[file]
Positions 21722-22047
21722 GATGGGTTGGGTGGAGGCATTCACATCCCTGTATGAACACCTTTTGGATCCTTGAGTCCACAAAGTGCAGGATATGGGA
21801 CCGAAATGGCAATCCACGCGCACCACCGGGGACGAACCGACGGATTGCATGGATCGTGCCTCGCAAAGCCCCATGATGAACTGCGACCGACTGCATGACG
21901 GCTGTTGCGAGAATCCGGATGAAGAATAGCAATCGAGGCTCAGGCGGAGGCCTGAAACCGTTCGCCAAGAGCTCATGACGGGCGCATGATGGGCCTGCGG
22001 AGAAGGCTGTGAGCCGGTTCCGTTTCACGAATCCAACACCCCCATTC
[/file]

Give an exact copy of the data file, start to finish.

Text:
Positions 21722-22047
21722 GATGGGTTGGGTGGAGGCATTCACATCCCTGTATGAACACCTTTTGGATCCTTGAGTCCACAAAGTGCAGGATATGGGA
21801 CCGAAATGGCAATCCACGCGCACCACCGGGGACGAACCGACGGATTGCATGGATCGTGCCTCGCAAAGCCCCATGATGAACTGCGACCGACTGCATGACG
21901 GCTGTTGCGAGAATCCGGATGAAGAATAGCAATCGAGGCTCAGGCGGAGGCCTGAAACCGTTCGCCAAGAGCTCATGACGGGCGCATGATGGGCCTGCGG
22001 AGAAGGCTGTGAGCCGGTTCCGTTTCACGAATCCAACACCCCCATTC